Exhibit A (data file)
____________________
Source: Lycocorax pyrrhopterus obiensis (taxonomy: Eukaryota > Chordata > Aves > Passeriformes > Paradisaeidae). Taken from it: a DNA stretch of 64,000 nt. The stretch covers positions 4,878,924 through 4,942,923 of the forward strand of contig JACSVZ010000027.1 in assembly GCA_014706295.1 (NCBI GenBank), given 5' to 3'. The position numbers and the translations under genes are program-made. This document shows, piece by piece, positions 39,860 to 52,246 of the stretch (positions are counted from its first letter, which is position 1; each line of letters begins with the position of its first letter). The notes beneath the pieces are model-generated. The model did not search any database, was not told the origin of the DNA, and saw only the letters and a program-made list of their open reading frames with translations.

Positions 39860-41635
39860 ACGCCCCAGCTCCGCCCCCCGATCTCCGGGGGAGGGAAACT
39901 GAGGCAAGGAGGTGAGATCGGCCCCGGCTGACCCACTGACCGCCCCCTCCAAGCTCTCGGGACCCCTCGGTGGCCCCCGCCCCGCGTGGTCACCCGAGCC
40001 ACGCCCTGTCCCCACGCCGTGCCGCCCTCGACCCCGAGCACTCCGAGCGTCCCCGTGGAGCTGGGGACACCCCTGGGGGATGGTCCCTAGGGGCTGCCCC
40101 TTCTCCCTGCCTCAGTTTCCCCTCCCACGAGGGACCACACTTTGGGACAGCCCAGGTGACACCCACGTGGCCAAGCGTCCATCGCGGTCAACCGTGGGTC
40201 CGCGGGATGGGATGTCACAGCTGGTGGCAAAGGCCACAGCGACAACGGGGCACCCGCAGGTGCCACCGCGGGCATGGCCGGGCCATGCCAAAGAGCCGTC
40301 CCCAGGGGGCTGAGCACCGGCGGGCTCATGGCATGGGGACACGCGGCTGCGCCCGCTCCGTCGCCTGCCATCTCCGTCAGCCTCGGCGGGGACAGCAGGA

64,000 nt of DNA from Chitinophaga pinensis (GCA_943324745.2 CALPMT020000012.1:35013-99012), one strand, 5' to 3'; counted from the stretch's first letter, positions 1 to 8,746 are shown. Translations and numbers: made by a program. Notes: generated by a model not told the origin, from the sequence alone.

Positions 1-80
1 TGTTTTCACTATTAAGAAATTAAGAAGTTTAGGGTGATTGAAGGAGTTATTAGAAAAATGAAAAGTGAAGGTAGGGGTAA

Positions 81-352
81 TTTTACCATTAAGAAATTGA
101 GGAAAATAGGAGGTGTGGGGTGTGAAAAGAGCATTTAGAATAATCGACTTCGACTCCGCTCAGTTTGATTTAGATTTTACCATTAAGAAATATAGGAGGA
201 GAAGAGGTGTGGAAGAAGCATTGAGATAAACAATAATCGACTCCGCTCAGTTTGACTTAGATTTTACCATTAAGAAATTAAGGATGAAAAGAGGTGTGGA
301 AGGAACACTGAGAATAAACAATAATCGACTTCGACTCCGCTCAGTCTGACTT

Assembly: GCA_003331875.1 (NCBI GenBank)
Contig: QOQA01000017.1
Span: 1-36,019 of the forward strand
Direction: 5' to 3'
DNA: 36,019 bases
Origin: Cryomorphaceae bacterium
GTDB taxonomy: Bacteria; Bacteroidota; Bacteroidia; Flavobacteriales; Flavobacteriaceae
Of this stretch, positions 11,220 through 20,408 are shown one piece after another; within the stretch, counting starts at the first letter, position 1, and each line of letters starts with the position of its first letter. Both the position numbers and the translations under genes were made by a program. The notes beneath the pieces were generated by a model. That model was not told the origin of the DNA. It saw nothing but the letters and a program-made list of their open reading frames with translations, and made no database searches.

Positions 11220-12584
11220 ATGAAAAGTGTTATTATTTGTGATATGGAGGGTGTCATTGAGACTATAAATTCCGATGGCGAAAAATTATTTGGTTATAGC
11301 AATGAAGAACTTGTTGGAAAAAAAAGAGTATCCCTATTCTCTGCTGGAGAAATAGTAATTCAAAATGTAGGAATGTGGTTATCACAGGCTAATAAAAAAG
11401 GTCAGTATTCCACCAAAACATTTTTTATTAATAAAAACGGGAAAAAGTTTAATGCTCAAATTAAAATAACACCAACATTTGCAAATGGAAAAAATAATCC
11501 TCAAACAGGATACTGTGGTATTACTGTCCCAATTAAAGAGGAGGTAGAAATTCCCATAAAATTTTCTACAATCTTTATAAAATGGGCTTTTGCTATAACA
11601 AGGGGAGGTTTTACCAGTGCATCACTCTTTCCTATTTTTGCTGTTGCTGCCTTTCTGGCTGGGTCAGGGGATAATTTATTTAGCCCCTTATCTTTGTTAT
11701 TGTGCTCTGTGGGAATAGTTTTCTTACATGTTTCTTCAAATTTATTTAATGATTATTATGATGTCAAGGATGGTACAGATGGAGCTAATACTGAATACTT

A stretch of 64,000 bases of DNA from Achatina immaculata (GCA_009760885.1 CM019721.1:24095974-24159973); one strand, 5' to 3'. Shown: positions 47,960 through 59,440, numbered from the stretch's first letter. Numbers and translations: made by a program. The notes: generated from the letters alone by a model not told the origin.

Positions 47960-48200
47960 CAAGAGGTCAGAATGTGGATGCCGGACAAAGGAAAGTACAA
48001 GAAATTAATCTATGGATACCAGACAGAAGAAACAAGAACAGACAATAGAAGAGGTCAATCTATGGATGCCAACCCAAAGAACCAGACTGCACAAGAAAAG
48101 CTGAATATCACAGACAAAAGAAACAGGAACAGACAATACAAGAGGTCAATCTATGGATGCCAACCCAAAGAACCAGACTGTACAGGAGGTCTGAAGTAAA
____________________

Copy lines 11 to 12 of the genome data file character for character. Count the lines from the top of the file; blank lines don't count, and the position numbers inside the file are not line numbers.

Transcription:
1 TGTTTTCACTATTAAGAAATTAAGAAGTTTAGGGTGATTGAAGGAGTTATTAGAAAAATGAAAAGTGAAGGTAGGGGTAA

Positions 81-352